How JustAnswer Works:
  • Ask an Expert
    Experts are full of valuable knowledge and are ready to help with any question. Credentials confirmed by a Fortune 500 verification firm.
  • Get a Professional Answer
    Via email, text message, or notification as you wait on our site.
    Ask follow up questions if you need to.
  • 100% Satisfaction Guarantee
    Rate the answer you receive.
Ask TexLaw Your Own Question
TexLaw, Attorney
Category: Legal
Satisfied Customers: 4430
Experience:  Lead trial/International commercial attorney licensed 11 yrs
Type Your Legal Question Here...
TexLaw is online now
A new question is answered every 9 seconds

I have a former business partner who is claims i owe half of

This answer was rated:

I have a former business partner who is claims i owe half of legal bill accumulated due to another partner filling personal bankruptcy and we were trying to salvage firm. I initially agreed to some but asked him to keep me posted. i never heard anything more and 9 months later firm is shut down and he claims i owe him 6K. nothing is left in firm assets and he put all legal charges on his personal credit card. i am willing to pay half of first thousand as verbally discussed. no paperwork was ever executed for this expense. am i liable for this expense put on by him without my knowledge? he claims it had to be done. Thank you.

Zachary D. Norris :


Zachary D. Norris :

I'm happy to help you.

Zachary D. Norris :

Are you there?

Zachary D. Norris :

Since I haven't heard from you, I'm assuming either the system is slow or that you are away from your computer. In this case, I will switch over to the Q&A format which will allow us to continue our dialogue, just not on an instant message basis. Please look for my response.

Please answer the following questions:

1. Are you certain that the business was a partnership as opposed to a limited liability company or limited partnership, or some other such business entity?

2. Was there a written partnership agreement?

3. Were the legal fees incurred by a lawyer representing the business in filing a claim in the 3rd partner's bankruptcy proceedings?

4. Have you been able to see the bill?

5. Has the partnership/business entity been formally unwound by a court?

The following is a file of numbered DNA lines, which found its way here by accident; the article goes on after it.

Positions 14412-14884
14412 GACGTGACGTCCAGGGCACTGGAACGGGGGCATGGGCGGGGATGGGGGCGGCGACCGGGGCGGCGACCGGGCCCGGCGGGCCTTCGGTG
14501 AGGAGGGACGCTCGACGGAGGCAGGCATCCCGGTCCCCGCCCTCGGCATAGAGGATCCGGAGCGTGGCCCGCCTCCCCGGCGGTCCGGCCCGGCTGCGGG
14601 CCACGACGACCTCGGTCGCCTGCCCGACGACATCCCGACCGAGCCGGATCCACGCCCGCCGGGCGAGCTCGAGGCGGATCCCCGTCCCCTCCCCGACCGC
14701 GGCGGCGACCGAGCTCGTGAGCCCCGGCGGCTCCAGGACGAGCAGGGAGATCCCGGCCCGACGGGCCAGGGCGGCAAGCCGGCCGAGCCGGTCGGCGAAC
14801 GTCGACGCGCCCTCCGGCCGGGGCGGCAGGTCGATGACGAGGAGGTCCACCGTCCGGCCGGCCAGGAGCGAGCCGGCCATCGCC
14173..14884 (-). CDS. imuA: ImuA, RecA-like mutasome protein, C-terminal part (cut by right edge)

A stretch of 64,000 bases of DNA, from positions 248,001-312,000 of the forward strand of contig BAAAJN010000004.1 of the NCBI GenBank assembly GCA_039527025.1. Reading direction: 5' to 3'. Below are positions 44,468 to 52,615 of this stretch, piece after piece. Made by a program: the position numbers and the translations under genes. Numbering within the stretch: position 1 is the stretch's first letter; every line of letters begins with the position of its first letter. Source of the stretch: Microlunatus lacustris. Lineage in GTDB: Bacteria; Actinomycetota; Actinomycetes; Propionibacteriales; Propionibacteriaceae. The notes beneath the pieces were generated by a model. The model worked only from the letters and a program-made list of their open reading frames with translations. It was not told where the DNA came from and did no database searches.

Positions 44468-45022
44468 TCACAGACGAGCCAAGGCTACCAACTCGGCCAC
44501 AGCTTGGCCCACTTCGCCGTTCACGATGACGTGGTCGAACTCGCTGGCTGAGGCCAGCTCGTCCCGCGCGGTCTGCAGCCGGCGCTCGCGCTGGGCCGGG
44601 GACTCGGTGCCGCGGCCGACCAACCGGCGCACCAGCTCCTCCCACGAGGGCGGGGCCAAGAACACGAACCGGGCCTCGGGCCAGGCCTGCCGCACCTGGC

I look forward to hearing back from you.
Customer: replied 4 years ago.
i am sorry i was away. here are my answers
1 i was an llc i am 99% sure

2. not that i recall with this person.

3. 3rd partner filed bankruptcy. fees to lawyer were paid out of remaining funds in firm.

4. no but i believe it is accurate.

5. i believe so.

i am sorry for my lack of difinitive information. this happened a year ago and i have gone through marital separation and was wrapped up in that. thank you.
So were the lawyer's fees incurred on behalf of the business or for the 3rd partner only?
Customer: replied 4 years ago.
the fees in question were incurred on behalf of the business to take control of business from 3rd partner after he declared bankruptcy and refused to cooperate with transfer. i however had no communication how much this was costing and never heard the amount incurred until 2 months ago.
As there is no LLC operating agreement that you have identified, the LLC is controlled by the Illinois Limited Liability Company Act.

Sec. 10-10. Liability of members and managers. (a) Except as otherwise provided in subsection (d) of this Section, the debts, obligations, and liabilities of a limited liability company, whether arising in contract, tort, or otherwise, are solely the debts, obligations, and liabilities of the company. A member or manager is not personally liable for a debt, obligation, or liability of the company solely by reason of being or acting as a member or manager.